rebase -i is a manual operation. I think you would have to squash all
the commit you want to remove.
You can rewrite your initial commit with filter-branch:
› Remove all commits before a particular one, and make that one (ID or
TAG) the initial
$ echo ID > .git/info/grafts
$ git filter-branch
But I don't see how you can easily backup the removed part and still
keep a connection with what you keep. In six months, you would
probably be able to push the new history to the backuped one and
rewrite the history there to reconnect the sequence of changesets
(probably with another graph point, see
Also, because you rewrite the history, all the commit IDs will change.
You will have to match the local branching points to the new commit ID
to rebase the local work on each workstation.
On Oct 3, 9:23 am, canna <c.ne...@gmail.com> wrote:
> sorry to get back to you only now, holidays....
> I do git gc all the time but I don't see any improvement afterwards
> Peter - I never used rebase, so I'm sorry if my question sound a bit
> naive, is rebase something that you can do in one local repo and than
> push the changes to the main repo, and than pull the changes to all
> the other developers repos?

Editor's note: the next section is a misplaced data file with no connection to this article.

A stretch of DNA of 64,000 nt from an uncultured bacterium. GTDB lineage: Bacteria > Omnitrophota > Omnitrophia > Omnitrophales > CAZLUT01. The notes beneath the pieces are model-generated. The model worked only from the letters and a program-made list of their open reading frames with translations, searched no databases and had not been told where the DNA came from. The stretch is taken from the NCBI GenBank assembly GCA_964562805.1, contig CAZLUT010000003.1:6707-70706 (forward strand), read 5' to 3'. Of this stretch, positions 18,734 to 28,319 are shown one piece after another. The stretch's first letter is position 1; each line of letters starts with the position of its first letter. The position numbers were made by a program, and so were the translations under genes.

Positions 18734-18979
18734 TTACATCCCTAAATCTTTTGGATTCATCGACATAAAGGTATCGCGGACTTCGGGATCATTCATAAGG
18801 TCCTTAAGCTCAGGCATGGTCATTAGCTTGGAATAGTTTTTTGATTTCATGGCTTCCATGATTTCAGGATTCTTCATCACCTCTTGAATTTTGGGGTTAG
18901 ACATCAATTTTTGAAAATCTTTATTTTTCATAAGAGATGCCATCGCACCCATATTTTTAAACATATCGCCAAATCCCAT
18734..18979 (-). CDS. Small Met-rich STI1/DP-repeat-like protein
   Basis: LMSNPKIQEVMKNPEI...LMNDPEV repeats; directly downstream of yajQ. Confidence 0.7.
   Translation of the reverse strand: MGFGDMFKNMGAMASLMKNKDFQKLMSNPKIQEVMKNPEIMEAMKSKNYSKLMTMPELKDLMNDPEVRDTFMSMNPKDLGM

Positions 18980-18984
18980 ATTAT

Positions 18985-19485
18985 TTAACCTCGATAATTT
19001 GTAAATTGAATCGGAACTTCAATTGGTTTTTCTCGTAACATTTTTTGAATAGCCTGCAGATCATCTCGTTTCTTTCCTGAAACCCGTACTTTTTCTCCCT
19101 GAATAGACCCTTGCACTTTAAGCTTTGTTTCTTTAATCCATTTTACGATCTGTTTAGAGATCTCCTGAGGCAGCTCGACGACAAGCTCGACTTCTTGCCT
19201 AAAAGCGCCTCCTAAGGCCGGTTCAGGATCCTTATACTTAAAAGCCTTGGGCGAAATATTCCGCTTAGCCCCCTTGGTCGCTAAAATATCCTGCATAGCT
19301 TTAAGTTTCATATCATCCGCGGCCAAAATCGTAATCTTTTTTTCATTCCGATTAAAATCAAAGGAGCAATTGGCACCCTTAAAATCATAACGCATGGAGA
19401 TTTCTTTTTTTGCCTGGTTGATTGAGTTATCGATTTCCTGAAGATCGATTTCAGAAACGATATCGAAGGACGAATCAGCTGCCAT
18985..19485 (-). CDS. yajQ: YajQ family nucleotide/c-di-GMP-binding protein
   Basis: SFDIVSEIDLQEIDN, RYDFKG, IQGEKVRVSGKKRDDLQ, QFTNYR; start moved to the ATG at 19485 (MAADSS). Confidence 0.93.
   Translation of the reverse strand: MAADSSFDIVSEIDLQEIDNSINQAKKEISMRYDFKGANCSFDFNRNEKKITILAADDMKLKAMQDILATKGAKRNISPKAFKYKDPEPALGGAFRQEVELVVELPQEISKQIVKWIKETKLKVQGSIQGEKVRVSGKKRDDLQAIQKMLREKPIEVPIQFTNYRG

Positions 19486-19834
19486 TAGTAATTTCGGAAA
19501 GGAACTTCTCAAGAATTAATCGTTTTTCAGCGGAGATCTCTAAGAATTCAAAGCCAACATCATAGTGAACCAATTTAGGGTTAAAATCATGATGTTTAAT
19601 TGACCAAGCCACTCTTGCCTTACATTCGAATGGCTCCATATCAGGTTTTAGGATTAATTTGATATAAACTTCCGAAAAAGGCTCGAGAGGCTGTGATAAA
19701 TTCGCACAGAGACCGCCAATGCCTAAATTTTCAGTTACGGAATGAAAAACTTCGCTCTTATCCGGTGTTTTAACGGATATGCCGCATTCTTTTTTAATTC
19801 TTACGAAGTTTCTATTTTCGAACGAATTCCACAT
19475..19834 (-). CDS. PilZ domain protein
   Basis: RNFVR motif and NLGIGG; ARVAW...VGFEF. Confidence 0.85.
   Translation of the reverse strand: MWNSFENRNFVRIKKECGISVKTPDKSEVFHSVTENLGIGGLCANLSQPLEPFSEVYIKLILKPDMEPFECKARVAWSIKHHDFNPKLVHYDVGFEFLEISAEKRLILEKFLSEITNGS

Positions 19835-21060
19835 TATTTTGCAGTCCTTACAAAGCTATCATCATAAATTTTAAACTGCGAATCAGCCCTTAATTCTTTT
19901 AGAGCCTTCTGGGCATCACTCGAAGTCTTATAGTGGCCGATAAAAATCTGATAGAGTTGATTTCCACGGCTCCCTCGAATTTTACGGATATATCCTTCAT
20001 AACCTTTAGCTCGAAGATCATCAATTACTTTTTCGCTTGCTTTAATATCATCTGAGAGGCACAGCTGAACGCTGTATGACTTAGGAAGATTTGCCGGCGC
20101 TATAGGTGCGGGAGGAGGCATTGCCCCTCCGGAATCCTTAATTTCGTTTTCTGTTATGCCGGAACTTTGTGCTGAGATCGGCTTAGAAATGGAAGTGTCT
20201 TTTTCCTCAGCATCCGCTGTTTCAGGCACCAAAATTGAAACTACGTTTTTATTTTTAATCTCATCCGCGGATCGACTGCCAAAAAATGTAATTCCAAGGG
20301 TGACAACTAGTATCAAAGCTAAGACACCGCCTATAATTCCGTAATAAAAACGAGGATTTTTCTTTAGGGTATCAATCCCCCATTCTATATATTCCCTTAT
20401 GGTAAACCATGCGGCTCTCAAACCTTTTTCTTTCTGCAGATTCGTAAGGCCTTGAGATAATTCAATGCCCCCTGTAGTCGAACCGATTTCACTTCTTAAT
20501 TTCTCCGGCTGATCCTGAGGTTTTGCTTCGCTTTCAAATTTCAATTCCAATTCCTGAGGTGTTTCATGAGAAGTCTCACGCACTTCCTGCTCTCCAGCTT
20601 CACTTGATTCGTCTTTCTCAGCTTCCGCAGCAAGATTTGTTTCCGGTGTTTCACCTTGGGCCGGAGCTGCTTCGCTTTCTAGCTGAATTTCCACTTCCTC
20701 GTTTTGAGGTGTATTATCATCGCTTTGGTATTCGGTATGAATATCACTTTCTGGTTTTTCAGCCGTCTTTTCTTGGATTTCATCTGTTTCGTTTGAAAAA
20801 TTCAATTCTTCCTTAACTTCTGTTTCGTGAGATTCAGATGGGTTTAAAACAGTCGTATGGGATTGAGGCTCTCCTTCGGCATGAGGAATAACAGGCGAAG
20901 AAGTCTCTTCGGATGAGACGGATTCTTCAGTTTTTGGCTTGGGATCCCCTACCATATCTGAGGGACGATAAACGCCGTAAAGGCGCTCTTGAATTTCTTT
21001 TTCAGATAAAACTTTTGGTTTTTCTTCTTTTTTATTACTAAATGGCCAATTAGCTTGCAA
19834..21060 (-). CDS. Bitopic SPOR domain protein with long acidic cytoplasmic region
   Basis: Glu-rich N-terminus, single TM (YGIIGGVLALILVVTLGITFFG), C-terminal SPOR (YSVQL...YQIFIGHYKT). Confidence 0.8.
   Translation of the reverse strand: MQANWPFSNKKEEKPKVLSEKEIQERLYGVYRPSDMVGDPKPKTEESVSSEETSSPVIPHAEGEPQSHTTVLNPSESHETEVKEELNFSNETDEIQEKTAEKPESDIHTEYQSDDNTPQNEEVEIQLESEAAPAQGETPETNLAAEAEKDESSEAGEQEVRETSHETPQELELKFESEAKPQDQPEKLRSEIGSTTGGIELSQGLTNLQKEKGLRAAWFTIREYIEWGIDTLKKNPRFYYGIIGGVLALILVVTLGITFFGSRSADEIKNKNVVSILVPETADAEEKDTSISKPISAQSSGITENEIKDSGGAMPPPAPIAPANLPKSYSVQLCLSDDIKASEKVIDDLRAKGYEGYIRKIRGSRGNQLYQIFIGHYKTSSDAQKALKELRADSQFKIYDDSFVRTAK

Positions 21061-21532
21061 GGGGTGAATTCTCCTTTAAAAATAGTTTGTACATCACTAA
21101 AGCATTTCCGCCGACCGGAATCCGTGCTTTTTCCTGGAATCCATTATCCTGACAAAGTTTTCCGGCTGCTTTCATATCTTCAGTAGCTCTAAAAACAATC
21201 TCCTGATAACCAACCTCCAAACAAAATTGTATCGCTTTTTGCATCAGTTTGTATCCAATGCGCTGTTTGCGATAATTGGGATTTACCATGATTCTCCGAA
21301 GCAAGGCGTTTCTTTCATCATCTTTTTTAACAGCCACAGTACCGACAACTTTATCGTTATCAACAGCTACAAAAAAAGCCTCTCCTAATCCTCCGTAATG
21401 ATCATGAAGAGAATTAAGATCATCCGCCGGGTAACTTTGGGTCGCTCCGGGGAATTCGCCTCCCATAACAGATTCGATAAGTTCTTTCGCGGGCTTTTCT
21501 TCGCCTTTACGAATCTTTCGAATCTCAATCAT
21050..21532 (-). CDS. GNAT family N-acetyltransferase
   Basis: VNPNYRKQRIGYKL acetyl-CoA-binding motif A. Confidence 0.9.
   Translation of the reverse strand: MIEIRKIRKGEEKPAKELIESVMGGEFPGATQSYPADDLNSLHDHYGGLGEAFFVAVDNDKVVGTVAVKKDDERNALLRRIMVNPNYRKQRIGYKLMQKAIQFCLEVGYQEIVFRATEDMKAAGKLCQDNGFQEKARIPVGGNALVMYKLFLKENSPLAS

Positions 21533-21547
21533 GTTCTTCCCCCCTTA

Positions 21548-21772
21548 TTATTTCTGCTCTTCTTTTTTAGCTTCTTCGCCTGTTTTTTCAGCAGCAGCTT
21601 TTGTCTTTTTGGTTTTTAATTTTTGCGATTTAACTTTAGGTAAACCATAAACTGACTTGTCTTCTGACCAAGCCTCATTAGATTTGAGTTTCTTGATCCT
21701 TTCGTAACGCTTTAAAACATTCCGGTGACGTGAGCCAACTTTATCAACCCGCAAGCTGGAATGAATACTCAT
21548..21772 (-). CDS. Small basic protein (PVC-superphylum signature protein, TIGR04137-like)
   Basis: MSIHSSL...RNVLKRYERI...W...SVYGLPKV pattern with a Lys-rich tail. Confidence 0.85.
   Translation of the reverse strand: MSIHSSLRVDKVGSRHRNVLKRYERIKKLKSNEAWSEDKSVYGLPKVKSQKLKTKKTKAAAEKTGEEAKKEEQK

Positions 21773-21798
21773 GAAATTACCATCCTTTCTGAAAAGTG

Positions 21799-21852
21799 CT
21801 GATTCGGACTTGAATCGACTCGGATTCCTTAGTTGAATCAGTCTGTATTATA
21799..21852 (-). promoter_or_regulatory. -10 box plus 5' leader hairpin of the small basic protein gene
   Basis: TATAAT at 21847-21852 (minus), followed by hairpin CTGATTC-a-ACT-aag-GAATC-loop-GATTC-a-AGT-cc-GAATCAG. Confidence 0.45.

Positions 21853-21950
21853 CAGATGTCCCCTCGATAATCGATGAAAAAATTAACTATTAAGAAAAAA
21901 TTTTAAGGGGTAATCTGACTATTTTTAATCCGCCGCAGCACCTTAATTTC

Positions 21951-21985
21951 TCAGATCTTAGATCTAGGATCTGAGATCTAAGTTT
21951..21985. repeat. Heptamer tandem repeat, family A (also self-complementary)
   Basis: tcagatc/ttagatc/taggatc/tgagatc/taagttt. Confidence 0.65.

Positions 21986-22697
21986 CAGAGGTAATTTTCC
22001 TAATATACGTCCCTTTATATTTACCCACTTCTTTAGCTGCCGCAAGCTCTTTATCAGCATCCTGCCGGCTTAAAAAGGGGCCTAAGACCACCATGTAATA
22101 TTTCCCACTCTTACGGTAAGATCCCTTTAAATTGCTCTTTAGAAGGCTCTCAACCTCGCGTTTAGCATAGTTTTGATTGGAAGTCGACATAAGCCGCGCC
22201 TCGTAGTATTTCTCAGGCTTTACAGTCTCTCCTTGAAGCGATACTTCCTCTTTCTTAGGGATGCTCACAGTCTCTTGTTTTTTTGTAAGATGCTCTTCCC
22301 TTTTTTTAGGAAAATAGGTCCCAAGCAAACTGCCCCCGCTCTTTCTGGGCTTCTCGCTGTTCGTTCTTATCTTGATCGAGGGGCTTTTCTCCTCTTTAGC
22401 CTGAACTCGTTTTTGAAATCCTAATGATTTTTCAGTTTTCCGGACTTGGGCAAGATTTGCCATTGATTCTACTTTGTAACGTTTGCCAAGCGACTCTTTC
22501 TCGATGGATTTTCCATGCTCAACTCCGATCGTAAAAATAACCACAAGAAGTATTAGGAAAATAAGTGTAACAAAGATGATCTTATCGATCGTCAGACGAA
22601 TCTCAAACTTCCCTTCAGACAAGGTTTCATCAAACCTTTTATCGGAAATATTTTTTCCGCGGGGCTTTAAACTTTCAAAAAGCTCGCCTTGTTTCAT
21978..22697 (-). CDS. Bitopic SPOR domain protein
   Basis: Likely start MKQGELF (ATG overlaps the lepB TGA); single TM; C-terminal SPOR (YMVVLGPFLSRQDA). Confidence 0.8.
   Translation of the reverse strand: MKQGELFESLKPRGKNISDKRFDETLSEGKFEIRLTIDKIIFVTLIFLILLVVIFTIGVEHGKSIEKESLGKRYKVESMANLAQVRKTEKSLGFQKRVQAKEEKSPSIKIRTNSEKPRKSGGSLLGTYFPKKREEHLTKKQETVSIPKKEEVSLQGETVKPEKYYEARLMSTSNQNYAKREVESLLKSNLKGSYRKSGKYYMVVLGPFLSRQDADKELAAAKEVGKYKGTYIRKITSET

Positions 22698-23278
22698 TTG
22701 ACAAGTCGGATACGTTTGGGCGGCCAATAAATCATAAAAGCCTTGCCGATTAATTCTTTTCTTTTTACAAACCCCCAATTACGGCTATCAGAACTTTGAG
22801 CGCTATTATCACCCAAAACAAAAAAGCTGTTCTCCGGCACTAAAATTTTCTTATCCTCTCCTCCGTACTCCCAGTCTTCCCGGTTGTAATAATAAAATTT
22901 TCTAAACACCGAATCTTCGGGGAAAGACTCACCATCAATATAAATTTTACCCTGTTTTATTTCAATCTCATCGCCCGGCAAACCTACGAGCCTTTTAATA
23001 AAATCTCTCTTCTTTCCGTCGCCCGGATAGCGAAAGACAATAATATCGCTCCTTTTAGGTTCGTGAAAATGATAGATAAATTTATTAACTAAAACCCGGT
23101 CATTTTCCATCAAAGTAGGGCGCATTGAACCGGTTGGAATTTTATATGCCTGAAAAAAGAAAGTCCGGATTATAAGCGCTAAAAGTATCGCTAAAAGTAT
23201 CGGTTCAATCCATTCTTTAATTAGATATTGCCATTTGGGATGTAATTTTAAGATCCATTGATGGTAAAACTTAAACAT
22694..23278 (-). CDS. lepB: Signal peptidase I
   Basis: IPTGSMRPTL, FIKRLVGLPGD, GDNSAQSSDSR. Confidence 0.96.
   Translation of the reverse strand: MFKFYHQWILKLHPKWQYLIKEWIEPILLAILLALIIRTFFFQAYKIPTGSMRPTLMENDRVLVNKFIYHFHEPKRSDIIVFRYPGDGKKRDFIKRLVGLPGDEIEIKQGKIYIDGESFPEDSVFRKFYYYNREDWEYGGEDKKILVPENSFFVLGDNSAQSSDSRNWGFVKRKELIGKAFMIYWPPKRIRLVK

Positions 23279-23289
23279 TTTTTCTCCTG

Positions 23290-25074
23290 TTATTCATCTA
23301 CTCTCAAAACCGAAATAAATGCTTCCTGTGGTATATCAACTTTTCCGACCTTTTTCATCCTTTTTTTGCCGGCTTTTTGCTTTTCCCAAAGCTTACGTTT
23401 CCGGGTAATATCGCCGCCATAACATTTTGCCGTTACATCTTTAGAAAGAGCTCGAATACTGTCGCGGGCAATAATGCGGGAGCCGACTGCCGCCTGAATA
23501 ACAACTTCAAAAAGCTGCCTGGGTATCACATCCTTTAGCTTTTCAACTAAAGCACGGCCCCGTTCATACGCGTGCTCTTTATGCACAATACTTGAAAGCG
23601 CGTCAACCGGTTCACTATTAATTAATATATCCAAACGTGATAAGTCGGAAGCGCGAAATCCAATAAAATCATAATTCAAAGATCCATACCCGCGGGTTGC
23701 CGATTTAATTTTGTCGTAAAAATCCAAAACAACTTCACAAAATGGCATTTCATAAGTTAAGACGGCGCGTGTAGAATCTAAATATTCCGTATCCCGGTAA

> On Sep 30, 10:49 am, Peter <liuhui...@gmail.com> wrote:
> > If you really want to remove old commit, you can just use "git rebase -i"
> > pick fc62e55 added file_size
> > pick 9824bf4 fixed little thing
> > pick 21d80a5 added number to log
> > pick 76b9da6 added the apply command
> > pick c264051 Revert "added file_size" - not implemented correctly
> > # Rebase f408319..b04dc3d onto f408319
> > #
> > # Commands:
> > # p, pick = use commit
> > # e, edit = use commit, but stop for amending
> > # s, squash = use commit, but meld into previous commit
> > #
> > # If you remove a line here THAT COMMIT WILL BE LOST.
> > # However, if you remove everything, the rebase will be aborted.
> > #
> > <http://book.git-scm.com/4_interactive_rebasing.html>"The last useful thing
> > that interactive rebase can do is drop commits for you. If instead of
> > choosing 'pick', 'squash' or 'edit' for the commit line, you simply remove
> > the line, it will remove the commit from the history."
> > On Thu, Sep 30, 2010 at 3:47 PM, Peter <liuhui...@gmail.com> wrote:
> > > You could try to run "git config --global gc.auto 100" on your repo
> > > machine and work machine.
> > > "If the number of loose objects exceeds the value of the gc.auto
> > > configuration
> > > variable, then all loose objects are combined into a single pack usinggit
> > > repack -d -l."
> > > On Thu, Sep 30, 2010 at 2:08 AM, Adam Prescott
> > > <mention...@gmail.com>wrote:
> > >> My understanding is that git will handle running "git gc" for you when
> > >> you have a fair amount of stuff it can clear up (I've seen it do this
> > >> automatically, personally, but I could be wrong). So even if the
> > >> answer is "no", it might not be the answer to the question, "has 'git
> > >> gc' ever been run?"
> > >> --
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> > > --
> > > liuhui998 bloghttp://liuhui998.com
> > --
> > liuhui998 bloghttp://liuhui998.com
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